1993: Attention turns to Mongolia’s nascent private sector

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Continuing with our reflections on the 25 year partnership between Mongolia and the World Bank, today we look at 1993.  With GDP having fallen 20% since the transition began, and with an ambitious mass privatization scheme underway, Mongolia was ready for the economy to turn around.  But the rebound would not come just yet.  GDP fell another 3.2% in real terms, and consumer price inflation, which had only just become measurable in a robust way, checked in at 268% in 1993.  

A new Economic Transition Support Credit was passed to finance the critical imports of equipment, spare parts, and other essential inputs needed for the coal and copper mines; essential imports for Mongolian Railways; and to provide resources for the import of lubricants and the replacement of old, inefficient gasoline pumps for the Mongolian Petroleum Import Concern. Keeping machinery working was still a priority.

While much of the earlier reform program focused on privatization of the state-dominated enterprise sector, by 1993 attention was beginning to shift to the nascent private sector.  “The Development of the Private Sector in a Small Economy in Transition” examined privatization and the increasingly evident corporate governance problems inevitable when privatization precedes institutional reforms. The report also analyzed the impediments to private sector growth: state controls over imports, state licensing of exports, and centralized procurement all were identified as culpable.  Reflecting the newness of the system, even the question “what is the private sector?” needed clarification.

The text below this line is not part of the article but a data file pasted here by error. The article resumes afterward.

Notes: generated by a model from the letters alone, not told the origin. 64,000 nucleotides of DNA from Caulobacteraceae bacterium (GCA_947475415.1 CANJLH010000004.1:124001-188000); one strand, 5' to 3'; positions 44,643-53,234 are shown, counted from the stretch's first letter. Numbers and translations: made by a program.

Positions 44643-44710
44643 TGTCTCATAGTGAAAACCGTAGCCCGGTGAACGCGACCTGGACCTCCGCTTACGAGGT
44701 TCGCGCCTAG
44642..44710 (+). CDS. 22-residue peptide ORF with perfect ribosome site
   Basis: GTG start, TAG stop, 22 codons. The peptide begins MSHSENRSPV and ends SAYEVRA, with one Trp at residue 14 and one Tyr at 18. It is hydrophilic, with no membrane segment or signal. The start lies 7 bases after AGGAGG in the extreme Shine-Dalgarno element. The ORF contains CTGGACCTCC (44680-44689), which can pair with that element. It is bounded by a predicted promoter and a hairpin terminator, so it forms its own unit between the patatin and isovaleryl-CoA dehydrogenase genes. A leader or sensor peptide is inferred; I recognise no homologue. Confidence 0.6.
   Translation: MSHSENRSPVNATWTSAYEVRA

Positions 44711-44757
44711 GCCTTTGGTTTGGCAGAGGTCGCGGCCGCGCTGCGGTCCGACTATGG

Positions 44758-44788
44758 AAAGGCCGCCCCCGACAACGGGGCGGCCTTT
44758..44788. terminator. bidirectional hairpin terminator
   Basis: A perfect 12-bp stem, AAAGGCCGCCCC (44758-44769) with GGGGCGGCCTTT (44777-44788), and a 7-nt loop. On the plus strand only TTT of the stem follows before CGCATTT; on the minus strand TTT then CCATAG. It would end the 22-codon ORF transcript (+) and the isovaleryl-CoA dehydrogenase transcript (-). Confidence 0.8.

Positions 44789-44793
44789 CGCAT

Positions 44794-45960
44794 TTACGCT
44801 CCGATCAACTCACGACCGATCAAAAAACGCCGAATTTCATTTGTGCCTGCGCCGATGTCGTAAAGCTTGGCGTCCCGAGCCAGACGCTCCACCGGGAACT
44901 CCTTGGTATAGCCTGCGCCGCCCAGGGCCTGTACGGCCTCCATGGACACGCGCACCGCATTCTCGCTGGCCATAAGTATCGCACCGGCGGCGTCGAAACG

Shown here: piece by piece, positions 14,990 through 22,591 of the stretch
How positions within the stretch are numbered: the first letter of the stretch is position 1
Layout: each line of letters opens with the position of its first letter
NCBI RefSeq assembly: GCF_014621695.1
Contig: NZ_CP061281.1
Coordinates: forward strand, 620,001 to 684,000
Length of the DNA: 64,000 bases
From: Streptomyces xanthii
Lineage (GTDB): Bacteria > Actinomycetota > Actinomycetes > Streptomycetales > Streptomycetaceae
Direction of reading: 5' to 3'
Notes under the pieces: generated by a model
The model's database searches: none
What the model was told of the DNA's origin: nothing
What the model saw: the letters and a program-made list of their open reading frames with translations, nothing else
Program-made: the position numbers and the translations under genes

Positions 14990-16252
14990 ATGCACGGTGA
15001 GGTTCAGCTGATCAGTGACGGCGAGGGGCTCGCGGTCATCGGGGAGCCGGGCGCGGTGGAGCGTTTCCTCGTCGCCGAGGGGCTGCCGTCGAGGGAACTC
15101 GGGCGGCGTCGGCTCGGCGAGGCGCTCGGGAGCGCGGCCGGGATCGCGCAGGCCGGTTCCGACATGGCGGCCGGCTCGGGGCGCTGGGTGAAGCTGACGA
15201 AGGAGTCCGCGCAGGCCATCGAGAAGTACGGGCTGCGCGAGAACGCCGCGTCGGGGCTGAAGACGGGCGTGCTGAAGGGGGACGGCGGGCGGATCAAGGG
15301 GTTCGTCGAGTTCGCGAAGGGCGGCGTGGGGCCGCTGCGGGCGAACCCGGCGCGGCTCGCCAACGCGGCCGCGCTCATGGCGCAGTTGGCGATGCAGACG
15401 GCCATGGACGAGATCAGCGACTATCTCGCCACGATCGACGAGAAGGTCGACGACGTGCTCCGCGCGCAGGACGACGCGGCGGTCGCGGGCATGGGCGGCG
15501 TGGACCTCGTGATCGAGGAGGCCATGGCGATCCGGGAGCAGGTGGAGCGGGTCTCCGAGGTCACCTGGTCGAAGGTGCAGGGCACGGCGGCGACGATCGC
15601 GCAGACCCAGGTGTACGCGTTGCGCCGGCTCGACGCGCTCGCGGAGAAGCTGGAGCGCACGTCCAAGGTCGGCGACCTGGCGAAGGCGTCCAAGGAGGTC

Hongjoo Hahm (1993). "The Development of the Private Sector in
a Small Economy in Transition" World Bank Discussion Paper 223
.

The report found that “the foremost problem faced by private entrepreneurs is limited access to foreign exchange to pay for their imports.”  The parallel exchange rates were finally unified in May 1993.

The year 1993 was also the year I first moved to Mongolia.  My reflections on what I learned about economic development, the Mongolian language, and Mongolian perseverance can be found here.

Tomorrow we look at 1994, assessments of vulnerable groups and the financing of education.

*Prepared in collaboration with Bolorma Gurjav.

 (Please follow our 25 years in 25 days journey here and on twitter with the hashtag #WBG_Mongolia25th)

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